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While Senator Obama was the star of the show called "Women For Obama", the other star was the website itself ""  

On Friday September 7th San Francisco played host to an event called "Women For Obama."  Some newspapers described the event as "Senator Obama's attempt at courting the Women vote."   Well, first, for all who were there, it was more than an attempt - it really hit the mark.  Second, it drew over 3,000 people, some -- like myself -- paying from $25 to as much as $2,300 to see hear, and greet the Senator.  Third, like every Obama event, it was more than a political speech, it was part happening, part teach-in, part love fest, and part convention, with the Senator as ringleader.  

But the real star is the system called  This social-network's ability to bring vast numbers of people together for an event, and plan one, is the real "other story" of this campaign's amazing success.  But more about that later.  First let's focus on the main story.  

One has to attend an event like this to really tangibly understand the impact he has on people.  Senator Obama is the best example of how individuals and the human sprit that rests in all of us matter.   When some of  the mainstream media asks "Is America ready for.." I automatically know the person asking the question is either inhuman, blind to the human sprit, or some combination of both.  

The event itself was put together by a vast combination of people, lead by San Francisco District Attorney Kamela Harris, and a group of people called "Women For Obama," and of which my friend Rosa Cabrera (who started another online group called "Rise Up For Obama") was part of -- and gave a good speech.  

But the most impressive aspect of the event to me was the number of college-age young women who were there -- at least a thousand of the 3,000 people.  Moreover, many adults brought their kids to see him, so the Bill Graham Civic Auditorium had a vast combination of little ones running around.  

Obama's speech started off almost pro-forma, but then he got rolling.  He talked about familar themes like ending the Iraq War, but attacked the idea of his "lack of experience" by explaining that at times having too much experience -- in Washington -- causes one to make mistakes, like the Iraq war.   Obama also emotively talked about his mother's battle with ovarian cancer and how she was more worried about her medical bills than her own health, thus fueling his desire to have Universal Health Care for all Americans.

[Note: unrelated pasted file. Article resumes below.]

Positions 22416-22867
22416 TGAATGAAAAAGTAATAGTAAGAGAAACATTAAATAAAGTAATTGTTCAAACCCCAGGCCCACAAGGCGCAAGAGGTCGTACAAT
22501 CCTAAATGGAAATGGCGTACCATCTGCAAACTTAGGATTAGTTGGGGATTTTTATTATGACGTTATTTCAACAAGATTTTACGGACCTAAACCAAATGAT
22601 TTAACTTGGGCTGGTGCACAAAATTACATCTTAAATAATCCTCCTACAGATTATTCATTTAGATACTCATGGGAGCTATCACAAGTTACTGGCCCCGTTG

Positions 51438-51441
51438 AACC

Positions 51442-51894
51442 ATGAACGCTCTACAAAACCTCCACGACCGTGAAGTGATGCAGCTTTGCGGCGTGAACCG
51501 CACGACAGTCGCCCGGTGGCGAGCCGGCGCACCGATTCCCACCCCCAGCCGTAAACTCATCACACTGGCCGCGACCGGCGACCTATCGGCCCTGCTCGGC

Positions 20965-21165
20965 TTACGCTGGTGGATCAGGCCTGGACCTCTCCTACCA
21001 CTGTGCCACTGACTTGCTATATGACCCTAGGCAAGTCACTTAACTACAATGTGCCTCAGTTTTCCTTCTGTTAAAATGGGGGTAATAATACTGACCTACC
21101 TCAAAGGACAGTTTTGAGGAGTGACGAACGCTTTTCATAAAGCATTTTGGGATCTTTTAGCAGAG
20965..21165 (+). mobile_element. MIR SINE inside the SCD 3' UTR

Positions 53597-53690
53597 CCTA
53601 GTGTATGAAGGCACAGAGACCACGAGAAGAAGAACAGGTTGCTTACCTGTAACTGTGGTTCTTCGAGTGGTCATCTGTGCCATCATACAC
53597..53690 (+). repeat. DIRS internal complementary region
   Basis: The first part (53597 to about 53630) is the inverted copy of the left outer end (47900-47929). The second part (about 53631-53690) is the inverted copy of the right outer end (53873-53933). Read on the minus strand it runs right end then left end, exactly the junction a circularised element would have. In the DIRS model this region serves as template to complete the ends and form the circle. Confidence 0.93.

Now, back to the real "second star" of the event, other than the Senator himself -- the thousands of people, many representing online groups formed on, which came together to form a successful presentation.  

When the story of this campaign is written, it will be of how everything from event planning to fundraising was driven from a great website system that's frankly without peer.  It doens't just allow people to find their friends, it's really developed to faciliate quick event planning -- all the way down to rasing money -- which is why Obama's money totals are so high.   While I've not seen official figures, I'd conservatively estimate this event pulled in about $300,000.  I was told that almost all of the attendees pre-registered, which is proof of the effectiveness of the system and the groups that have spawned from it.  

The website system is the Obama campaign's secret weapon, and its' only secret because many in politics still don't understand how to use the Internet -- but the Obama people and volunteers do and they're getting better at it each month.  

Originally posted to zennie on Sun Sep 09, 2007 at 08:53 AM PDT.

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